The sun was shining as Katie set off for her first day at work on her dream job. Heading to the office with a brisk walk, a little smile, and the flutter of butterflies in the stomach, everything seemed bright about the day to come.
As managers, we know that there are many things to be coordinated to help Katie start off on the right foot. Generally, I find that these fall into four main categories: logistics (computer, phone, payroll, etc.), information (understanding the strategy and systems of the organization, for example), relationships (the people with whom Katie will be working most closely), and projects (the areas for which Katie will be responsible, prioritized in order of importance and urgency).
One special ingredient that most managers tend to overlook when helping new hires make a running start is Identity. We know what Katie’s resume looks like, how she came across in an interview, and what her references say about her. Yet we do not really know her deeply. Who is this person? What is she like when at her best? How can we help her bring her best self to work as often as possible?
According to recent research, understanding and reinforcing Katie’s positive sense of self will make a big difference to how she performs and how happy she is at work. In the series of experiments by Dan Cable, Julia Lee, Francesca Gino, and Bradley Staats, two findings are particularly relevant. First, when individuals are given feedback on how they are at their best before individuals start their team task, they outperformed the teams that did not do this. Second, when this positive identity-boost was given as part of corporate onboarding procedure, newcomers who went through this exercise felt that their relationship with the company is less transactional, felt less emotionally exhausted, and less likely to quit, as compared to those who did not do this exercise. These findings suggest that learning about one’s reflected best-self can help teams to work better together and improve employment relationships.
What actions could you do right now to put this research into practice?
- Provide opportunities to give and receive best-self feedback
In the study, the researchers implemented a tool called the Reflected Best Self Exercise, which was developed by the scholars at the University of Michigan’s Center for Positive Organizations. This powerful exercise allows employees to learn about their positive impact and contribution to others through the eyes of their social network (family, friends, colleagues, etc.). Over the last ten years, the exercise has been implemented at business schools including HBS and the Michigan Ross, and in leading companies such as KPMG.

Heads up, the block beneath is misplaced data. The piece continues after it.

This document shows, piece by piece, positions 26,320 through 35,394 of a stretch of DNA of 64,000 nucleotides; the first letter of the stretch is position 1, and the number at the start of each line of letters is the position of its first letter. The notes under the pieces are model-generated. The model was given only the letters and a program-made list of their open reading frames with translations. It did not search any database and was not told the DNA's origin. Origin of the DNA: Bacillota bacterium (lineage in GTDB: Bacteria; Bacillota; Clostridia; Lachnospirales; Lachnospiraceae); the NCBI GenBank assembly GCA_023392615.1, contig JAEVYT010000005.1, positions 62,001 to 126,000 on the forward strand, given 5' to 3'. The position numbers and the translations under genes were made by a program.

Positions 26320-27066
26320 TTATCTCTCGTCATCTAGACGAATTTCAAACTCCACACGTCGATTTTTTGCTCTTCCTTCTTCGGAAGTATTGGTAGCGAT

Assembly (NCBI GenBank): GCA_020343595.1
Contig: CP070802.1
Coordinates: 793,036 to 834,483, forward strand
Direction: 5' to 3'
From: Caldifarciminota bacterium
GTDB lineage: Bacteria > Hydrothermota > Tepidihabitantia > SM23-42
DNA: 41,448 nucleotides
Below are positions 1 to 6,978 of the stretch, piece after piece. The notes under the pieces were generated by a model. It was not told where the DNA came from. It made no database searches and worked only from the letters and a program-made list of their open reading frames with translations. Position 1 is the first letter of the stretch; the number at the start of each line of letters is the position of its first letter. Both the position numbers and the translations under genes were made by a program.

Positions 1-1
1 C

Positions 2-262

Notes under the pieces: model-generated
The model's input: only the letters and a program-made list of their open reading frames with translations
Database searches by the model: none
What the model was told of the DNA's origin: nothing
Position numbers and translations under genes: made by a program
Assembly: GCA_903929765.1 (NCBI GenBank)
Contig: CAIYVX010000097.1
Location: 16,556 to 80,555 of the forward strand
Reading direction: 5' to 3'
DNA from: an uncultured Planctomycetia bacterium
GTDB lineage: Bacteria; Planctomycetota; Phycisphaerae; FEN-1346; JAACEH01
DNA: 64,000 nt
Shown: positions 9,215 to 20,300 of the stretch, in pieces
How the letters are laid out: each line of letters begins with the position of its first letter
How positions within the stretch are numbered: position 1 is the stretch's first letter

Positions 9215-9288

- End meetings with appreciations
Saving a few moments at the end of meetings to give room to express gratitude for the contributions of others can be a way to routinize a culture of best-self feedback on an ongoing basis. Zingerman’s co-founder Ari Weinzweig writes:
“Every meeting always ends with a few minutes of Appreciations. Appreciations can be of anything or anyone; in the room or not in the room; work-related or not; past, present or future. No one is required to say anything, but most people usually do. This one small systemic change has made a huge impact over the years. Think of it like ending a meal with a good cup of coffee; because every meeting ends with them, people almost always return to the organizational world with positive feelings. Its regularity disciplines us to devote time and mental energy to positive recognition.”
- Rethink performance evaluations
“Most corporate performance evaluations (e.g., 360 performance evaluation) tend to focus on identifying weaknesses rather than celebrating strengths, because people tend to focus on limitations and blind spots,” says Julia Lee. “Plus, studies have found that existing performance evaluation tools failed to foster learning and personal development but rather became punitive to employees, increasing a perception of threat and vulnerability.” Lee suggests following in the footsteps of companies such as Adobe and Deloitte by tweaking or even overhauling performance management systems to be based on empowerment, rather than fear and anxiety.
How people see themselves at work makes a big difference to how they perform. How do you help people bring their best selves to work?
Chris White (@leadpositively, leadpositively.com) is managing director of the Center for Positive Organizations (@PositiveOrg) at the University of Michigan’s Stephen M. Ross School of Business (@MichiganRoss). The Center is the convener of the Consortium of Positive Organizations, a catalytic co-learning community of leaders actively building high-performing organizations where people thrive.